A growing number of people are saving as much as they can to ditch the rat race early and retire in their 30s, 40s and 50s.
The FIRE (Financial Independence, Retire Early) movement is not for everyone. It usually requires that you save and invest up to half of your take-home pay so you can pursue the lifestyle that you want.
These people are not retired in the traditional sense. Many early retirees work part-time on things that inspire them while they earn most of their income from their investment portfolios.
“I like retirement calculators that provide actionable steps to get to where you want to go,” said Sam Dogen, creator of the personal finance website Financial Samurai, who retired in 2012 at age 34 after a 13-year career in finance. “Achieving financial independence is really about taking action.”
Here are tools developed by early retirees that can help you figure out if that lifestyle is right for you by answering these three key questions:
Why should you retire early?
Many online tools can tell you how much you should save for retirement, but few tell you why. The yFIRECalc can show you the trade-offs between working longer to save more money or retiring sooner to have more freedom.
The calculator gives you a snapshot of your life before and after early retirement based on the hours you will spend working, sleeping and left to your own devices.
“It’s designed to help make early retirement more tangible,” said Steve. “The highest and best use of money is freedom.”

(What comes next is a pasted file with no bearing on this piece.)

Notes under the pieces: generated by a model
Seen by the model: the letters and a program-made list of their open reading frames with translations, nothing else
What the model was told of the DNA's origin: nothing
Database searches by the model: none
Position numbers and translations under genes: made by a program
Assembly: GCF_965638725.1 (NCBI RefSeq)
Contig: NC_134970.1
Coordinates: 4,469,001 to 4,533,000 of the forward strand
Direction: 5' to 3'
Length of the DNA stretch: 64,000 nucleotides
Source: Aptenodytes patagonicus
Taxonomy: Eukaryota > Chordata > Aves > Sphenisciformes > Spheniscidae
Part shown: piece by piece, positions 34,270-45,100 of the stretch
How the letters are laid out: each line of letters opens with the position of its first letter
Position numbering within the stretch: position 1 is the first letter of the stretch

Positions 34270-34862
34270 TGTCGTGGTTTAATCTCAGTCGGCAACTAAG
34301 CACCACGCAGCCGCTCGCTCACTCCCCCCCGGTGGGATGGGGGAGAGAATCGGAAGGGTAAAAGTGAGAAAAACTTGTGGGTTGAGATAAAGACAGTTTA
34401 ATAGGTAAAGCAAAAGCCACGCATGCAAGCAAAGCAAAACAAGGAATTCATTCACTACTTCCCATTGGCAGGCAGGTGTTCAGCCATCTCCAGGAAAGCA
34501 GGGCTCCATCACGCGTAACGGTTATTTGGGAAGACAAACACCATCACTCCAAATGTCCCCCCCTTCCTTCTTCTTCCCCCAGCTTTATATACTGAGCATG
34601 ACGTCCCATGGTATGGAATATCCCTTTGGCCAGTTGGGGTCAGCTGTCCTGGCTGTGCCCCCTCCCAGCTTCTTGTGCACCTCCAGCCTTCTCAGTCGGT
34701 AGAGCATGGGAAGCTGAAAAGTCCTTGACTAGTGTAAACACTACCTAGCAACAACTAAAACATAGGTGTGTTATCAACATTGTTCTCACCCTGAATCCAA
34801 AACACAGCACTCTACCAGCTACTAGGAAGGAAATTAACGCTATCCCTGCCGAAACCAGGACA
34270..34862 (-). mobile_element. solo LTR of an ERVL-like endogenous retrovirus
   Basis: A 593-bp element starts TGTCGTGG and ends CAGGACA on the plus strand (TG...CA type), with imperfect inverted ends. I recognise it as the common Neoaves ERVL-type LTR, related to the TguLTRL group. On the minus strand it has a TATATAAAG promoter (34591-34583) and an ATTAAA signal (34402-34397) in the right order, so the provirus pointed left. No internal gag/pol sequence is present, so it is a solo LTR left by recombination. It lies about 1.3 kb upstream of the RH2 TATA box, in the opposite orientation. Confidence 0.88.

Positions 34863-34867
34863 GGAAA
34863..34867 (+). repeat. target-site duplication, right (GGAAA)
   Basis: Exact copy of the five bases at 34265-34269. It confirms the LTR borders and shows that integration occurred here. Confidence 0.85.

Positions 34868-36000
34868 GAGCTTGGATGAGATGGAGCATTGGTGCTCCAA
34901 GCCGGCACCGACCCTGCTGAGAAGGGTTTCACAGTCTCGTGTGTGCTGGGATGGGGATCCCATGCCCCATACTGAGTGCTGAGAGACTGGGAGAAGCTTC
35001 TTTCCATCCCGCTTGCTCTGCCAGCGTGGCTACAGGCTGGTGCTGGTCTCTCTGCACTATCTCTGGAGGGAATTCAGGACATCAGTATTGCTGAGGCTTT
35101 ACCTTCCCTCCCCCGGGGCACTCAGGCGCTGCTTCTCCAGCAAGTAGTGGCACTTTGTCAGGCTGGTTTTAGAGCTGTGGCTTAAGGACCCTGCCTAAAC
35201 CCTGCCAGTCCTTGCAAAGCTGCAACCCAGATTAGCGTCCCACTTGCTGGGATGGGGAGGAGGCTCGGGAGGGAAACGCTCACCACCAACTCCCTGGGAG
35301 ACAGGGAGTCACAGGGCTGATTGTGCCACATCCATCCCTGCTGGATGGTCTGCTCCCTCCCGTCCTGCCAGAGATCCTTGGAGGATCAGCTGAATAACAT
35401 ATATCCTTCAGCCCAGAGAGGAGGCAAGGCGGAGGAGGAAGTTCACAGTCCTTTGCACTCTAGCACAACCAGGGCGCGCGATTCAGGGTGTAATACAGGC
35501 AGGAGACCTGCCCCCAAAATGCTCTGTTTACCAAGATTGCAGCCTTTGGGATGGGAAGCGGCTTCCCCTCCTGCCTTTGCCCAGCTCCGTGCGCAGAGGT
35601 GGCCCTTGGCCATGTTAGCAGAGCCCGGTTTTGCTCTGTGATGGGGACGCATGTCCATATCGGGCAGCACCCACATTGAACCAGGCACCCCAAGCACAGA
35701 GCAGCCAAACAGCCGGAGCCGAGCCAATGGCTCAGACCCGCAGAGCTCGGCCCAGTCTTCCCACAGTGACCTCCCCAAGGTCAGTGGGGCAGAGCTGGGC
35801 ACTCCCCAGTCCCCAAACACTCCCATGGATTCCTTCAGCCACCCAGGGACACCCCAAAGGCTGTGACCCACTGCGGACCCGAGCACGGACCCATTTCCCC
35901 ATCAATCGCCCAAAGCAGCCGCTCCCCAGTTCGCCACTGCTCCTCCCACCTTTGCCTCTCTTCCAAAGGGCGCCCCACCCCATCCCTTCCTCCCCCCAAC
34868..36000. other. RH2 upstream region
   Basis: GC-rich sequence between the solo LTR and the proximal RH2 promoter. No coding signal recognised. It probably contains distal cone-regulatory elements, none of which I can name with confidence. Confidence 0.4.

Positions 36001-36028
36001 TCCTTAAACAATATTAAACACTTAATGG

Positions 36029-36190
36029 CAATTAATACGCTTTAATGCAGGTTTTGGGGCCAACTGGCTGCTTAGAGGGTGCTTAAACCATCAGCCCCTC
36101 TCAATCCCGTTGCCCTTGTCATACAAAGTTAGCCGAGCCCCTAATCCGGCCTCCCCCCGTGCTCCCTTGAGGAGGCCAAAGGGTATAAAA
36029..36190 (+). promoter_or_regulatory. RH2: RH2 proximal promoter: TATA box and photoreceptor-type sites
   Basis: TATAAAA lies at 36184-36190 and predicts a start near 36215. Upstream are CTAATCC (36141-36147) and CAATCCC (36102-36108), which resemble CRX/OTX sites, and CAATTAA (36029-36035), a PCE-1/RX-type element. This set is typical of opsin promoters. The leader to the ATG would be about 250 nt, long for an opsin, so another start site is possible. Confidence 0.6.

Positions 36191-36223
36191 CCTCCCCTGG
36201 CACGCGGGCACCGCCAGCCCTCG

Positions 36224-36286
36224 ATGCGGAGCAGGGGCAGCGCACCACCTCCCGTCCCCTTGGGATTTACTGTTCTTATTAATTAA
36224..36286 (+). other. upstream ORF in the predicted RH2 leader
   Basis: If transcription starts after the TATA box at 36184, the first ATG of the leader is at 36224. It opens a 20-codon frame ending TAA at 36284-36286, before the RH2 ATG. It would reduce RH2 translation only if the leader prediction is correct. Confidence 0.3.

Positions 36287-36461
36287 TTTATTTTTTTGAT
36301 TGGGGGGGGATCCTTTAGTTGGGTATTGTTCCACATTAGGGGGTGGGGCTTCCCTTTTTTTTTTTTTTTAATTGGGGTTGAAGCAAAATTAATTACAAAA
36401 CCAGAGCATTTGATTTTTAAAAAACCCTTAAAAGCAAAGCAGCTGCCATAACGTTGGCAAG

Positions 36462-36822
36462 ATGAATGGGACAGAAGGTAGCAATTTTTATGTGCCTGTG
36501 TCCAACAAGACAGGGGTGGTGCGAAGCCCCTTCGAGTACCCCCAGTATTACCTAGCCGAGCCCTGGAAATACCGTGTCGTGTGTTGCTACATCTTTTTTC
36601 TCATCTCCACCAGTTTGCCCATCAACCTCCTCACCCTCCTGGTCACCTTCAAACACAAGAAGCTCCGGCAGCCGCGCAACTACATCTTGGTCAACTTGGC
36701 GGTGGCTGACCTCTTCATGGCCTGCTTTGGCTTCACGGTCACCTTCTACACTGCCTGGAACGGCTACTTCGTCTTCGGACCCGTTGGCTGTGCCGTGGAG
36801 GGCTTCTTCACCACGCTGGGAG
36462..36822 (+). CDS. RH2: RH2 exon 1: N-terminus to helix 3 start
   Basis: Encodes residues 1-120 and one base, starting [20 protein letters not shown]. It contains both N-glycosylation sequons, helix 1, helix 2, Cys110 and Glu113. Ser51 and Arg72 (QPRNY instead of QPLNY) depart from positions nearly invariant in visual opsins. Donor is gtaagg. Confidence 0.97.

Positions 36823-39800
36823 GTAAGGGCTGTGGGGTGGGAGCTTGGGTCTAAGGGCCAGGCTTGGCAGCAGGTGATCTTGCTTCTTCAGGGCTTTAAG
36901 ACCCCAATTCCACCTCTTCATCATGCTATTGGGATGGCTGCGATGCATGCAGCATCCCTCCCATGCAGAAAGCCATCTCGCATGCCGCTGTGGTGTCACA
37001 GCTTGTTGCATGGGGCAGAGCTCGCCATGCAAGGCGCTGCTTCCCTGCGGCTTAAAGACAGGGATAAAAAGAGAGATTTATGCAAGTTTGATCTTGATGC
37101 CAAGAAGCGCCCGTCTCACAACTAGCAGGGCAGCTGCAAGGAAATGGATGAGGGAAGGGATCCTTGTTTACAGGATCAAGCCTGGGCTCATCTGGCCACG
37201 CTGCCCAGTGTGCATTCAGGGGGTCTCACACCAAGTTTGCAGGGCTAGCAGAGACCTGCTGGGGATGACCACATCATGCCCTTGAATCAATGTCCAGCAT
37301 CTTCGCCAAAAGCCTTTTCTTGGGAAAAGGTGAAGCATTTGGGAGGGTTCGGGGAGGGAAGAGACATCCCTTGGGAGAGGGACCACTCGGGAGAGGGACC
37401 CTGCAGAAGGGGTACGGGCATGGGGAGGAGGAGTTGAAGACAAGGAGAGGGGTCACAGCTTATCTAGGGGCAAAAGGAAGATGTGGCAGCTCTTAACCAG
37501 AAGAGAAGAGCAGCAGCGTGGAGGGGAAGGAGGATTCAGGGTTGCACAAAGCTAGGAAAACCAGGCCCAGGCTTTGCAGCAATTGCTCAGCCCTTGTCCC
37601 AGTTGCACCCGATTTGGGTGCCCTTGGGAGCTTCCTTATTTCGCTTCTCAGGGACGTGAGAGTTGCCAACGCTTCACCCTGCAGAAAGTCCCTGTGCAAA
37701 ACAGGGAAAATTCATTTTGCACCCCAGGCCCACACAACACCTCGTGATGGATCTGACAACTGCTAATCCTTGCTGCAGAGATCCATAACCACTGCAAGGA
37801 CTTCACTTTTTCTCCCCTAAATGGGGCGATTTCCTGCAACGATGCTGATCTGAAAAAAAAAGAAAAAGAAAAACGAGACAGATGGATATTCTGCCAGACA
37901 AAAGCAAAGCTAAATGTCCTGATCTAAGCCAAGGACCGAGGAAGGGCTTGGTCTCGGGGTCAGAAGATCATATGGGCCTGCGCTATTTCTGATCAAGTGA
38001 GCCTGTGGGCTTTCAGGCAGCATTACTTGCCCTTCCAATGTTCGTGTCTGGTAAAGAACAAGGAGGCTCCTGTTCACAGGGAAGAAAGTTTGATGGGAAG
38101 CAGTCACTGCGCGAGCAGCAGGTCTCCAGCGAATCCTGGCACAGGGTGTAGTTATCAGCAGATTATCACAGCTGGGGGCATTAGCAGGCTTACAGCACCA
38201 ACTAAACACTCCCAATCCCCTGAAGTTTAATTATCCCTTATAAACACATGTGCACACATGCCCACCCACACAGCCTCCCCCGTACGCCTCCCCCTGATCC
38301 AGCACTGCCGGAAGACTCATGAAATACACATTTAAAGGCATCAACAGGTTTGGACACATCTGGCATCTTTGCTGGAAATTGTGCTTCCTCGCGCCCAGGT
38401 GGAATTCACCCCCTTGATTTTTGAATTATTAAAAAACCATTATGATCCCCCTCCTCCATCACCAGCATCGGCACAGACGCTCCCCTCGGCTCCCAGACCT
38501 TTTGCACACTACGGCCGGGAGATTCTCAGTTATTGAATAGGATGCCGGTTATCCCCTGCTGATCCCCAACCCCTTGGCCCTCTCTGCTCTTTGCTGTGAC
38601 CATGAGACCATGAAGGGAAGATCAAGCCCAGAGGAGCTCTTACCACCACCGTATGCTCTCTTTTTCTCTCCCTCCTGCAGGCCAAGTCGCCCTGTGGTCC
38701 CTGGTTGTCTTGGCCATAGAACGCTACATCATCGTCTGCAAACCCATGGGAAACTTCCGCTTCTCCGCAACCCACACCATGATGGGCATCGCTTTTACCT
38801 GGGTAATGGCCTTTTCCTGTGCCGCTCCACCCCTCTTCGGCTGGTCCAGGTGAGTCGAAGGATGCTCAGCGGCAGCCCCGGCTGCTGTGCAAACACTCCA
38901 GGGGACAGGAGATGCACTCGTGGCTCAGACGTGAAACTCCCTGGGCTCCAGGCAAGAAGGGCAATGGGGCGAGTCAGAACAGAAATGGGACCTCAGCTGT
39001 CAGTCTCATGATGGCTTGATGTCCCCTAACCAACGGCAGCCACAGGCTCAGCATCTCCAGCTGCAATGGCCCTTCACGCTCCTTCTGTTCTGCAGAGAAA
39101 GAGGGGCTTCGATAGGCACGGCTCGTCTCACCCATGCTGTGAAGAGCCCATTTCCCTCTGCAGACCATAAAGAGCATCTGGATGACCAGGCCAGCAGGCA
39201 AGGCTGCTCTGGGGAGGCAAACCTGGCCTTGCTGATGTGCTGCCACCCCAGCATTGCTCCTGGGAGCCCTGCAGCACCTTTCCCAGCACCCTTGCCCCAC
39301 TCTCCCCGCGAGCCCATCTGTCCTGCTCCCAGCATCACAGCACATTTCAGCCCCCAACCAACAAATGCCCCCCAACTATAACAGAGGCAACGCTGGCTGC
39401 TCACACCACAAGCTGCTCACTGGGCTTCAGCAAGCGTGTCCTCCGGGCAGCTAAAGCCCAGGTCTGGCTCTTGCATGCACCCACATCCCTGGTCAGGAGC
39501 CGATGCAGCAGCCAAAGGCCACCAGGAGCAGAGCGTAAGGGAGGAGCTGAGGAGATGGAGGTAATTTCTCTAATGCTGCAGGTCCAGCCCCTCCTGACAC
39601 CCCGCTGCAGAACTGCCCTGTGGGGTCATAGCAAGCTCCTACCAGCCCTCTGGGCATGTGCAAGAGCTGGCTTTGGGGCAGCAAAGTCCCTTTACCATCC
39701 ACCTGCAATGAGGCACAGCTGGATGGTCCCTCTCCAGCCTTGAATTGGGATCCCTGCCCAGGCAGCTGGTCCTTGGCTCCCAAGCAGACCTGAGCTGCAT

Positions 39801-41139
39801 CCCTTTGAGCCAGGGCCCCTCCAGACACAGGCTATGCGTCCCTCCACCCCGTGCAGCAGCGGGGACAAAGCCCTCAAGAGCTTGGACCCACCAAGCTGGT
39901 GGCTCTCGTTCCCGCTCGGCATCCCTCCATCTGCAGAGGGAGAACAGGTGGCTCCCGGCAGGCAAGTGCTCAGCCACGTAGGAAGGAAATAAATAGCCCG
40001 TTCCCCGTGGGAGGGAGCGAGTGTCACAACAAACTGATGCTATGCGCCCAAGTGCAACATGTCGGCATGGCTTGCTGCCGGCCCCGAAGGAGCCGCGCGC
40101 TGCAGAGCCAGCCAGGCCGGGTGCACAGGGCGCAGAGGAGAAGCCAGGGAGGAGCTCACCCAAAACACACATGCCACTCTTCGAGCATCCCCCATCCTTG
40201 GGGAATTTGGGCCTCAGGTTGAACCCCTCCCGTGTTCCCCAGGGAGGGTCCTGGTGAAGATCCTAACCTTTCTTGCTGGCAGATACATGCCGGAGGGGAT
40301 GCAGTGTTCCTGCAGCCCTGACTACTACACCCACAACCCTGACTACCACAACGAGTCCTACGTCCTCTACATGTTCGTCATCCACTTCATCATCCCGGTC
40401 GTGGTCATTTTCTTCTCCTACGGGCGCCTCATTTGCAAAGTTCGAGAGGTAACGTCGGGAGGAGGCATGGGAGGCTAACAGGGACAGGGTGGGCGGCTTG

Where can you find places to save more?
Peter Adeney, the popular blogger known as Mr. Money Mustache, has built a devoted following of people who strive for early retirement. Nicholas Marrone, a 38-year-old software engineer in Seattle who aims to have enough money to retire at age 47 if he wants, developed six simple calculators to help people live like a “Mustachian” at Mustache Calc.
Many of Marrone’s tools focus on the value of reducing your spending because increasing your income only helps when you’re working while cutting expenses aids you throughout your retirement.
One big area of savings: eliminating or reducing the cost of owning a car.
“If you don’t really account for all the expenses around owning a car, it is difficult to comprehend exactly how expensive it is to drive to work,” said Marrone, who has a calculator that estimates the total cost of every mile you drive.
That said, where to cut in your budget is a personal decision based on your priorities.
“Question what really makes you happy. If owning fancy cars does it, then so be it. But if you are craving more time and freedom maybe that is too high of a cost to bear,” Marrone said.
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Are you on track to retire early?
Once you know why you want to retire early and where you can cut your expenses to save more, you need to benchmark your progress.
Net worth is the best measure of how close you are to early retirement, said Dogen of Financial Samurai. Net worth is simply your assets minus your liabilities. Your assets include things like the money you have in your bank accounts, the value of your investments and your home. Your liabilities are what you owe, which includes your mortgage, student loans and credit-card debt.
It’s easy to figure out your net worth. You can do the calculation on a spreadsheet, by documenting your assets and liabilities, or use an app like Mint or Personal Capital that will track your net worth automatically.
Dogen created net worth targets by age, income and work experience for early retirement. Compare your number to the benchmark to see how far you need to go.
“The ultimate goal is to get to 20 times your gross annual income,” Dogen said. “These benchmarks give FIRE folks something aggressive to shoot for, so they can be [financially] conservative in their post-work life.”